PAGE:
where \({I}_{0}\) is the flux incident on a surface, specular reflectance \({R}_{S}\) and diffuse reflectance \({R}_{D}\) both are the total amount of flux reflected by the surface, transmittance \({T}_{z}\) is the amount of flux transmitted by a substance at depth z, and any flux not reflected or transmitted is absorbed, denoted by \({A}_{z}\)40. The amount of flux transmitted can be defined by Beer Lambert law (Eq. 4) which describes the exponential attenuation of light as it passes through a homogeneous light-absorbing medium, where \({I}_{z}\) is the light intensity at depth \(z\), and \({\alpha }_{c,\lambda }\) is the light absorption with dependency on material concentration and wavelength \(\lambda\)41,42.

The absorbed flux at skin depth \(z\) is related to transmittance at skin depth \(z\) as40:

Admitting and rearranging Eq. 5 into Eq. 3 yields the relation between both the diffuse (\({R}_{D}\)) and specular (\({R}_{S}\)) reflected light captured by the camera’s sensor and the incident flux (\({I}_{0}\)), and both the overall absorbed flux (\(\mathrm{log}({T}_{z})\)) (Eq. 5) and overall transmitted flux (\({T}_{z}\)), which yields Eq. 6:

A change in the medium traveled distance \({\Delta z}_{(t)}\) (Eq. 4) due to heart pulsation-induced arterial volume change18,31,32 will be related to a change in the diffuse reflected light \(\Delta {R}_{D(t)}\) (Eq. 6). Since \({R}_{S}\) and \({I}_{0}\) are assumed to be constant, where \({R}_{D}^{min}\) occurs when the artery diameter is the greatest, and \({R}_{D}^{max}\) when artery diameter is the least31 (maximum absorbance will yield minimum reflectance and vice versa), Eq. (6) can be derived with respect to temporal heart pulsation-induced changes, to become Eq. (7):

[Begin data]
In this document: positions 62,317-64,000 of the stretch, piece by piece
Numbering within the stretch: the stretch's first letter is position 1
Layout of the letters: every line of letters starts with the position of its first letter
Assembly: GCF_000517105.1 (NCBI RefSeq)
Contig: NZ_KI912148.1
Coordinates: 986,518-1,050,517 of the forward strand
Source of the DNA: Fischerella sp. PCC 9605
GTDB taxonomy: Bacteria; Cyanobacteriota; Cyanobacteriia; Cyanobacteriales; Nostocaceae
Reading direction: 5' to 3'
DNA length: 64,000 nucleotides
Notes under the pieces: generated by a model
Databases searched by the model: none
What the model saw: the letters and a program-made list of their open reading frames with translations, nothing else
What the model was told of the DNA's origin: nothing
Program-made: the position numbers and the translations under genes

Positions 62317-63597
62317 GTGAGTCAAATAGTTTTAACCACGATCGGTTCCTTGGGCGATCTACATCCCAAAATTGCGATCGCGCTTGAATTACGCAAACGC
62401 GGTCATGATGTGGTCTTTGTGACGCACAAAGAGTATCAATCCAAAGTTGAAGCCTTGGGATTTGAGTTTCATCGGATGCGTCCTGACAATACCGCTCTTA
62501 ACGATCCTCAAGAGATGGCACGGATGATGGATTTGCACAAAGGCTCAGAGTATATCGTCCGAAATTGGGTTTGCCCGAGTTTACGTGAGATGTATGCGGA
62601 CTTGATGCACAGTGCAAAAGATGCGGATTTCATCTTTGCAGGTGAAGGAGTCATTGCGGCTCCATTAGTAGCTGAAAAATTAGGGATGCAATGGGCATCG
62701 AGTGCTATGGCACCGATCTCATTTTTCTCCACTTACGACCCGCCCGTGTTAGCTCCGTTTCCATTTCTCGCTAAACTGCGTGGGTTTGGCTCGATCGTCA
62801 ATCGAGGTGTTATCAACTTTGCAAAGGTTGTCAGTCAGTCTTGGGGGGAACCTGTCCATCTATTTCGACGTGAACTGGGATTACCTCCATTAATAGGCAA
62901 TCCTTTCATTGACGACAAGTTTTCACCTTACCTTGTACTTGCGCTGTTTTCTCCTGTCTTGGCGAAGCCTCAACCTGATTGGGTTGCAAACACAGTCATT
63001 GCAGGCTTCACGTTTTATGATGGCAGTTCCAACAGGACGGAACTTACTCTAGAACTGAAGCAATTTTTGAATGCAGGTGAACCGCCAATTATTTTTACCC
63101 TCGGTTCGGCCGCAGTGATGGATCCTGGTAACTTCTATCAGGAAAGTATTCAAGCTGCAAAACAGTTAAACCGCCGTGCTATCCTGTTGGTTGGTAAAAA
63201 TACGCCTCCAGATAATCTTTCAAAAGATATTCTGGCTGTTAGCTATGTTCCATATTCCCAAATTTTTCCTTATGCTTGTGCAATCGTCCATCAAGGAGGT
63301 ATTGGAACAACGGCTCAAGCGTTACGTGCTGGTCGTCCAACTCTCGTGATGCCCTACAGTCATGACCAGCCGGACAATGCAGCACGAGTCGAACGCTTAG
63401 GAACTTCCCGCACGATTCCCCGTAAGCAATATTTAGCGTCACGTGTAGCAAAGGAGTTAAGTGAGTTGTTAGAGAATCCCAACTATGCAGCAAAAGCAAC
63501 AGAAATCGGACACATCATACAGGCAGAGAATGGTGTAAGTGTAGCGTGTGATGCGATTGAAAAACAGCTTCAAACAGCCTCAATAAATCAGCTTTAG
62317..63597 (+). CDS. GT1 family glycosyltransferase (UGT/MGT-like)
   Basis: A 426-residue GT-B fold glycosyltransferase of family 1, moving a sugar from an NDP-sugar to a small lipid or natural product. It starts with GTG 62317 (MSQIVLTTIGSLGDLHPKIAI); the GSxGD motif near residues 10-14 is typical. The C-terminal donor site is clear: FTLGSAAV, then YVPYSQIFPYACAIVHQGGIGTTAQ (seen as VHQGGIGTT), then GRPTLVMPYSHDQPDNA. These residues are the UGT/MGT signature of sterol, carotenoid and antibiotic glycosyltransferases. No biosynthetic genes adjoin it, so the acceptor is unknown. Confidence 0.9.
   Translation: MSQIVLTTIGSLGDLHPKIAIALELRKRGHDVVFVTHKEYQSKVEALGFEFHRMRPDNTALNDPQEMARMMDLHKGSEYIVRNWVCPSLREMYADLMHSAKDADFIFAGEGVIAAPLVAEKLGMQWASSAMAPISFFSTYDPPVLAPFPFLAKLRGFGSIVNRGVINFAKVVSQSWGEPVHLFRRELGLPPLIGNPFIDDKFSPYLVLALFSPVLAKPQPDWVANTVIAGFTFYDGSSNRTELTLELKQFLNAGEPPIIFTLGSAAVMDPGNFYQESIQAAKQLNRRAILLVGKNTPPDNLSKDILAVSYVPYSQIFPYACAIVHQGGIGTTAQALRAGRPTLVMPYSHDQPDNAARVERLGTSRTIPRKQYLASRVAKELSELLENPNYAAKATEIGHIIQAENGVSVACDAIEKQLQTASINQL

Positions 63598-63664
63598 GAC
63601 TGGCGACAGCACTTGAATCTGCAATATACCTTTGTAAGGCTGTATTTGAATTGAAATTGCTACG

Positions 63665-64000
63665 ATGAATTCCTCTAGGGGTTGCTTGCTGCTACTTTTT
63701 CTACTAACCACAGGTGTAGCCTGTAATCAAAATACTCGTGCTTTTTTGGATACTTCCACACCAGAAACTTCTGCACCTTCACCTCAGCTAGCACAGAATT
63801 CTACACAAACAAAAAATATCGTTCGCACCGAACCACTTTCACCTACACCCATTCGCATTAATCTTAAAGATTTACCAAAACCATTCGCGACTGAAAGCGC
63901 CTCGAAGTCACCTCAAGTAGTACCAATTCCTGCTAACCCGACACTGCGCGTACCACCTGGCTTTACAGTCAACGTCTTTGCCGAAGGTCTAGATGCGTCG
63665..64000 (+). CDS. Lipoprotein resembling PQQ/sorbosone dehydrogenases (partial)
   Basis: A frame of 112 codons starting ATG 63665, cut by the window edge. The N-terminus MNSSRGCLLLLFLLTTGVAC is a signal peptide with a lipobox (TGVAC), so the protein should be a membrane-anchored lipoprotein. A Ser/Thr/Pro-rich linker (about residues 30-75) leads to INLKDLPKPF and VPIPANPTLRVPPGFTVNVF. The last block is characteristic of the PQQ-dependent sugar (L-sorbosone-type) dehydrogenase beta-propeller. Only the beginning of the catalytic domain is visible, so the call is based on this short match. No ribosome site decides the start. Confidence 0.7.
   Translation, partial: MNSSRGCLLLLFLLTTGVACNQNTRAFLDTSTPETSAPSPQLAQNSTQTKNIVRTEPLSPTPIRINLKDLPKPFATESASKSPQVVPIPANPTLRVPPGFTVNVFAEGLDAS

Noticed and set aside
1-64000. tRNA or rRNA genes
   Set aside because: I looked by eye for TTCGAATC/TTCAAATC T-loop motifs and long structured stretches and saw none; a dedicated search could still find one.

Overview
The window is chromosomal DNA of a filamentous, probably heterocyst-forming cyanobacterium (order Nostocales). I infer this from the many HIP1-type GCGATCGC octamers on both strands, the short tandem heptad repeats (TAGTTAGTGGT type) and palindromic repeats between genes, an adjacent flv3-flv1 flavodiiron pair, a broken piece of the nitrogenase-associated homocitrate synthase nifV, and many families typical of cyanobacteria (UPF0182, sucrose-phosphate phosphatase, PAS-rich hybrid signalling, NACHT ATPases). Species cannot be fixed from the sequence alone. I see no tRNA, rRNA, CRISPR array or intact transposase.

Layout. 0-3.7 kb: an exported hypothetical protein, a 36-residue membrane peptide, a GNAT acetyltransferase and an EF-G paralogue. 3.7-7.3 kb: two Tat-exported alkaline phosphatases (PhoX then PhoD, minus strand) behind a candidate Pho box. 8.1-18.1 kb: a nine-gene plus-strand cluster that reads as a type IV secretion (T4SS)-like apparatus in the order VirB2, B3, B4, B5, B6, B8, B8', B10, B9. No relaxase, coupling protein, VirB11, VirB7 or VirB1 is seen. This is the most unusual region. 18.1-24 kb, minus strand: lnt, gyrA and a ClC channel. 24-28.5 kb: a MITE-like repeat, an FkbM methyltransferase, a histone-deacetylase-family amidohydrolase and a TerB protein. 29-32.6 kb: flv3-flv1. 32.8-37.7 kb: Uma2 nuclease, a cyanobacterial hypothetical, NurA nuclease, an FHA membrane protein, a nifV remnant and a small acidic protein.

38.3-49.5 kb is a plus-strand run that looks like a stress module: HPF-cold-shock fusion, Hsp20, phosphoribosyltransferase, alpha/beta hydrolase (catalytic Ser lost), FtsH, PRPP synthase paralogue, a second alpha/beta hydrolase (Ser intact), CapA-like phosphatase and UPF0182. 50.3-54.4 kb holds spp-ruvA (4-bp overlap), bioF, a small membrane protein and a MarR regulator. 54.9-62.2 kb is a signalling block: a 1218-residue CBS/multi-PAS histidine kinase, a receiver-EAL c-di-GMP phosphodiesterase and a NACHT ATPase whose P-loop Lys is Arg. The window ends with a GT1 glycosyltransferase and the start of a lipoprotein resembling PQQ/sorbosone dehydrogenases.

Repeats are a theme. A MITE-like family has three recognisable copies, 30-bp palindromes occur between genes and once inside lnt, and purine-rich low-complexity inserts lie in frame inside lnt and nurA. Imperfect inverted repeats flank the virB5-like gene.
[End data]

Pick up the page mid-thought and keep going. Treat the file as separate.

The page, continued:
Since the diffuse reflected light \({R}_{D(t)}\) is related to \({T}_{z}\) according to Eq. (7), and to Beer Lambert law according to Eq. 4, the features commonly used by contact PPG can be used by our diffuse reflected light remote-PPG method. Therefore, based on the temporal-only features, commonly used for many contact PPG applications related to hemoglobin concentration changes20,21,22,31,42,43 and based on the Beer Lambert law, the following features were used, with two extra spatial dimensions \({f}_{\lambda ,t}\to {f}_{x,y,\lambda ,t}\) yielding the TSTMS features, defined for each pixel location (x, y) in the spatially reduced resolution (50 × 35) face video and at each pulsatile instance t:

\({I}_{max}^{\lambda }(x,y,t)\): Pixel’s gray level value at heart rate signal’s peak for wavelength \(\lambda\) .\(\left\{{R}_{D}^{max}+{R}_{S}\right\}\)

\({I}_{min}^{\lambda }(x,y,t)\): Pixel’s gray level value at heart rate signal’s trough for wavelength \(\lambda\). \(\left\{{R}_{D}^{min}+{R}_{S}\right\}\)

\({{\varvec{I}}}_{{\varvec{A}}{\varvec{C}}}^{{\varvec{\lambda}}}\left(x,y,t\right)={I}_{max}^{\lambda }\left(x,y,t\right)-{I}_{min}^{\lambda }(x,y,t)\): Pulsatile amplitude. \(\left\{{R}_{D}^{max}+{R}_{S}-\left({R}_{D}^{min}+{R}_{S}\right)={R}_{D}^{max}-{R}_{D}^{min}\right\}\)

\({{\varvec{I}}}_{{\varvec{R}}}^{{\varvec{\lambda}}}(x,y,t)=ln\left(\frac{{I}_{max}^{\lambda }(x,y,t)}{{I}_{min}^{\lambda }(x,y,t)}\right)\): Based on a measure of absorption that eliminates the effect of the tissue20,21,31,43.